10 basic components of Organization Development

Every first year student of organization development should learn the following basic components of Organization Development; these principles should be refreshed all through one’s professional life.

  1. The act of organization involves the creation of anxiety, and organizations, in order to be successful, need to mitigate the anxiety. The anxiety is created by the friction which mutual dependence that organizing creates.. The aches and pains that the organization deals with are anxiety-rooted. If this anxiety is not mitigated, all activity of the players is inward focused.
  2. Reorganizations are often manipulations which are politically motivated to buy time. As a matter of fact, the more frequent  output of reorganizations is chaos. And most important, reorgs are ‘feigned change’, the real issues often obfuscated by the chaos which ‘reorgs’ create.
  3. Working with middle management is a waste of time, unless it is one part (and not the starting point) of organization development.
  4. No organization can “define away complexity”. So yes, clear roles and processes have some value; but when the rubber hits the road, most roles and process are not totally definable
  5. The most important value OD brings to the table is the ability to get  competent people to cooperate.
  6.  OD does not  and cannot change culture. OD can get organizations to do things differently, which may change culture.
  7. OD is an art form.
  8. OD products are saleable but for the most, they are commercialized crap.
  9. The results of OD are real but not measurable.
  10. OD is a process. The goals of the process are not known apriori, so any “statement/scope of work” that you need to provide at the outset  may be meaningless within a few weeks. Be careful what you promise.
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14 thoughts on “10 basic components of Organization Development

  1. Allon,

    This is one of your very best postings relative to OD – barring your delightful expose’s via your HR meme.

    In regards to your first point: Peter Kaustenbaum writes a lot regarding anxiety and its necessity. However, he has not – to my recollection – identified the need to mitigate or it drives inward. I can testify to the truth of what you say: 8 hours of surgery from anxiety-related internal destruction. Yes, I was in a position of high anxiety. I was the second to a leader who was very good at pitting component of the organization against each other. However, she was very incompetent on allowing the anxiety she created to be relieved and channeled into good use for the organization. Rather, her effect was to create poison that deteriorated and eviscerated the organization – manifesting in myself as damaged internal body parts.

    President Obama used your second feature. It has been characterized as “lead from behind” to put a positive spin on the idea of not taking a leadership stand on a given matter.

    The US Army has a tactic called “delay” – trading space for time. That was taken to an art form in AirLand Battle 2000, doctrinally expressed. What Airland Battle 2000 introduced was the idea that time was a 4th dimension of battle space. So, a battle front was temporal space. In that space, a given commander was to drive decision cycles of the enemy (as well as manage his or her own) in such a way that one won that battlefront. A cool term of the era was “battle calculus” – connoting the idea that battlefield were not linear; neither in physical dimension, nor psychological (psyops), nor temporal. This explicit realization led to exercising the delay at the operational art and strategic levels. NOTE: A battlefield is a place of radical change – for sure. 😉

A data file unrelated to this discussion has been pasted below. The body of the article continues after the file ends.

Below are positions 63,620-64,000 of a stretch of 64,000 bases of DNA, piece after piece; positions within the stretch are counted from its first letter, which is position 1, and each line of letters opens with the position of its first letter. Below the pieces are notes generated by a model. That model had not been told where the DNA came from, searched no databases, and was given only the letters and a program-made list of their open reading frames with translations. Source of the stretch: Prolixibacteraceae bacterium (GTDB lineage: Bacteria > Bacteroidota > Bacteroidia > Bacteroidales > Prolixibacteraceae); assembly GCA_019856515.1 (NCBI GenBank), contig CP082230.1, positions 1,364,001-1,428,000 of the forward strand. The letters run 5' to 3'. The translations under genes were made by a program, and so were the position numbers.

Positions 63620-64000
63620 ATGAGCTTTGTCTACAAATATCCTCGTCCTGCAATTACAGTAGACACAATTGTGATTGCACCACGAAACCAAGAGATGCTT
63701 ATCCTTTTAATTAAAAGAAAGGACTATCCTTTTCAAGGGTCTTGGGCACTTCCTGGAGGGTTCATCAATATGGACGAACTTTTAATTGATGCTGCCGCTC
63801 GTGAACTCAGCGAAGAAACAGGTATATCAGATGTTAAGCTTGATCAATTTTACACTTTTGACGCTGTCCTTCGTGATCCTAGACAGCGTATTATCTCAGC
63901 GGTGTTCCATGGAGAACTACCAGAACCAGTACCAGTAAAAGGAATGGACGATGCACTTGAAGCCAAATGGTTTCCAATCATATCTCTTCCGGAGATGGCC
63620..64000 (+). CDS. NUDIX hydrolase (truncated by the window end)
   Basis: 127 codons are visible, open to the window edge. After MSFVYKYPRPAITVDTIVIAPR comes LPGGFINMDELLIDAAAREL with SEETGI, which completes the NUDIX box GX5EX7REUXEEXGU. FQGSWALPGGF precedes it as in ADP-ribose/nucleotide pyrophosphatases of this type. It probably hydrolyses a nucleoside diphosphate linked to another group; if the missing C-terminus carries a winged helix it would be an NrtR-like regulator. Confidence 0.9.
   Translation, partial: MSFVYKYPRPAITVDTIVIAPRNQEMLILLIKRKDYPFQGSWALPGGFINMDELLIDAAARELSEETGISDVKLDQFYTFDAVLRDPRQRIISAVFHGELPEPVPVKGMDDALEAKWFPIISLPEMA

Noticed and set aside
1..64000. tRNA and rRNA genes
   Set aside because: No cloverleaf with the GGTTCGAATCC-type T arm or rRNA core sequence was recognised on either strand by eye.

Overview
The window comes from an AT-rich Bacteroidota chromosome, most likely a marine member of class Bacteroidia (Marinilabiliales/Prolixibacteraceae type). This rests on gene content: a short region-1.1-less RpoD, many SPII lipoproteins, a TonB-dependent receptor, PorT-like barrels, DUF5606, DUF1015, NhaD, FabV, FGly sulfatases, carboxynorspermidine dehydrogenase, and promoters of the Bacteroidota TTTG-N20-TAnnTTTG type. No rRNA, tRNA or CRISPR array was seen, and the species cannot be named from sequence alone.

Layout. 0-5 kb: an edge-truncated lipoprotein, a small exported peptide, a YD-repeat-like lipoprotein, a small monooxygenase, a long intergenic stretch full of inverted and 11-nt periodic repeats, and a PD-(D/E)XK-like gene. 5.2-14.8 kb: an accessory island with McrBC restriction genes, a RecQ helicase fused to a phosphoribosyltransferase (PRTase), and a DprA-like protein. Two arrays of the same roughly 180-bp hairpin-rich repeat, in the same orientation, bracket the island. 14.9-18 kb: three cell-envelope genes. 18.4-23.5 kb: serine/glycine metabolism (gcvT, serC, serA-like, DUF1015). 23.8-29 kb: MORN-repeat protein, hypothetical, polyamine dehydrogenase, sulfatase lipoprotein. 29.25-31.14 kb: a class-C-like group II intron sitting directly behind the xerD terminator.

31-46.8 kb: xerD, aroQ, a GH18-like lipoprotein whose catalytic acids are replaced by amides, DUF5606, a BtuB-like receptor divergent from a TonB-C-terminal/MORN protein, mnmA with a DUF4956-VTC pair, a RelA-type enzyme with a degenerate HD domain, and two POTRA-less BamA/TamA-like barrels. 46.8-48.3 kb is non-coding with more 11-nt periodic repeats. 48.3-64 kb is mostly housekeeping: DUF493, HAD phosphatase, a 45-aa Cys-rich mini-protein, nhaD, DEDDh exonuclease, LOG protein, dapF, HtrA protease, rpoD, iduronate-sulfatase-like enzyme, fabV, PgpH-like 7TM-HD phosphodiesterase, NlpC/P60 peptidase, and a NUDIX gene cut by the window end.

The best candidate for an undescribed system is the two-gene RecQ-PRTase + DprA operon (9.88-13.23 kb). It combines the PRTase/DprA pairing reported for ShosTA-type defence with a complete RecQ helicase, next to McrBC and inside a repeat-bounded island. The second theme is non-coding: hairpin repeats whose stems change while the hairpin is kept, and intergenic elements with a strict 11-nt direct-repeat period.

In regards to your points 4, 7, and 10: Wow! Point 4 is especially powerful. It drives the meaning of points 7 and 10.

    Yes! an OD intervention is a change in of itself. What your powerful insights cause is for me to visualize or liken it to a spinning cog driving the larger cog AKA the organization. That mechanistic viewpoint, however, loses the fluidity that you capture. So, rather than being fixed, those cogs are more like energy wheels.

    As a bit of serendipity, I was listening to an interview of the author of “Three Sisters of Eve” on NPR – a book about Turkey’s sociological developments. During that interview, she noted that today’s societal evolutions are increasing “fluid”. That fluidity is disconcerting as former anchor points are lost as people get lost in the flow.
    Her comments tie to your point 1 about anxiety./ She notes such fluidness causes incredible stress that, if not properly relieved and channeled causes great social upheavals – versus more natural evolution.

    Nice work, Allon.

    Cordially,

    Ed
    Drive on!

  2. Grate post. IMHO, Anxiety (or tension) needs to be regulated,not mitigated. Sometimes, the anxiety needs to be ratchitted up to get better work done.

  3. As usual you make a couple of good points.
    But as usual you are promoting some irresponsible points like
    “The results of OD are real but not measurable.”
    I clicked on the link about your dental work (congrats) and I think the argument is weak since the goal is not perfection.

    OD practitioners who say what is done is an art and is beyond measurement perpetuate a myth which will destroy this field. IMO

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